A workaholic stockbroker and his young daughter are trapped on a train at the beginning of a zombie virus outbreak in South Korea.
Seek-Woo is not the best father. He loves his daughter but he is consumed by his work as a fund manager. His wife left him and his relationship with his little girl, Soo-An, is frayed at best. When Soo-An decides she has had enough of her father’s lame attempts at being a dad, she requests a trip to visit her mother in Busan. Seek-Woo reluctantly Agrees to accompany her on the train. The TV news monitors on board the train begin showing news reports of chaotic, outrageous violence around the country and they soon discover the train is no safer than anywhere else.
It seems like everyone with a blog has reviewed this movie. That is why there won’t be any promotion for this particular review on Twitter 🙂 . That said, this is one of the best horror films to come along in a while. Even if you are not a fan of zombies, it is worth a look. In most zombie films, we only see the aftermath. Train to Busan gives us a glimpse of the first cases during the outbreak. The characters are well-developed in a short time. Some are likeable and others are truly despicable. The attacks are intense and the overall premise is interesting.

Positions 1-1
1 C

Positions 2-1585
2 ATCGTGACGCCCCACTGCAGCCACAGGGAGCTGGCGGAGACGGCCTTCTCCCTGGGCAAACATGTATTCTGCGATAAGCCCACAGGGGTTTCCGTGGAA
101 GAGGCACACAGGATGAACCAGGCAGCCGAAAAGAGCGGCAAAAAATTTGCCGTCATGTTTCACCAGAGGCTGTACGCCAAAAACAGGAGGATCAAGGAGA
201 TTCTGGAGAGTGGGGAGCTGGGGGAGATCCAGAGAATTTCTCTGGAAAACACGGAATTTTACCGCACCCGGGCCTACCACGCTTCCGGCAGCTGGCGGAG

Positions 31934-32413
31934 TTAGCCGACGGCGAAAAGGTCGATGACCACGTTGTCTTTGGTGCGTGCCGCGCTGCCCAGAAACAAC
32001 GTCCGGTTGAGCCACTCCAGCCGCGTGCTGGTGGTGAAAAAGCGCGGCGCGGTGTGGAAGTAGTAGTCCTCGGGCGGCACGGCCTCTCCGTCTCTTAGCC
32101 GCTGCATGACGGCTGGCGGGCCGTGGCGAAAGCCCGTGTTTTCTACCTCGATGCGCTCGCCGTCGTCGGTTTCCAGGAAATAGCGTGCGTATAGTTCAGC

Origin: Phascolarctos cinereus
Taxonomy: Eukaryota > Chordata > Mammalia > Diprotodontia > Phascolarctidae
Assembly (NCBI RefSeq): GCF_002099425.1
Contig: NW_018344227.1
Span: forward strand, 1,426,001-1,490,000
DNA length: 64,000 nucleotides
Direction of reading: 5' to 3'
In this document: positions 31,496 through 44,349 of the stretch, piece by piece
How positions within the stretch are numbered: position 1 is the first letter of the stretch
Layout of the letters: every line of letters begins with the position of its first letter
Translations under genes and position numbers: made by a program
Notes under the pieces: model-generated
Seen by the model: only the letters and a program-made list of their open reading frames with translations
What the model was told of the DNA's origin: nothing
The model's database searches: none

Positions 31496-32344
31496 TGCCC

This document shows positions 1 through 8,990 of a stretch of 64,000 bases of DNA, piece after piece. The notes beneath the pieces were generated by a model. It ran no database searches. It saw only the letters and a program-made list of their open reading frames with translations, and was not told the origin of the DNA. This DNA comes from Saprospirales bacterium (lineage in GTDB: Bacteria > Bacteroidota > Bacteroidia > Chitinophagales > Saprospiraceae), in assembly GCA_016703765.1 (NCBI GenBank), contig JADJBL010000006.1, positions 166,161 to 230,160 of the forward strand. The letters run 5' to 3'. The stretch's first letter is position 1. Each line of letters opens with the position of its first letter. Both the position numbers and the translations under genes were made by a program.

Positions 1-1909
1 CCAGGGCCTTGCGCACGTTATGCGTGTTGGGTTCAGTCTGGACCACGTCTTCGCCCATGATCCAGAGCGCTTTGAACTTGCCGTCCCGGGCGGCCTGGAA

Train to Busan is not just a horror movie about zombies; it asks us what we would do in a particular situation. If you are old enough, you might remember the amazing “choose your own adventure” book series, in which the reader made choices for the main character. How many times did your decision get you killed? The characters in Train to Busan must make difficult decisions that could mean the death of strangers, people they care about or especially themselves. We are placed in that position with them and forced to think about how we might react in the same situation. Would we help others or turn our backs on them? Who is more dangerous? The infected or those who remain?
The story is original and well-acted. Perhaps we could have used a little more background on the cause of the virus but it really does not even matter. The only thing that matters is survival.
2016- South Korea
Appropriate gore 10
Production Value 10
Final Cut Score. 47. (94%)
Side note: Do not be afraid of subtitles. Foreign films rarely have nearly as much dialogue as you might think. Before long, you forget you are reading anything at all. Give them a chance and you will find a whole new world of movies to explore. –Rick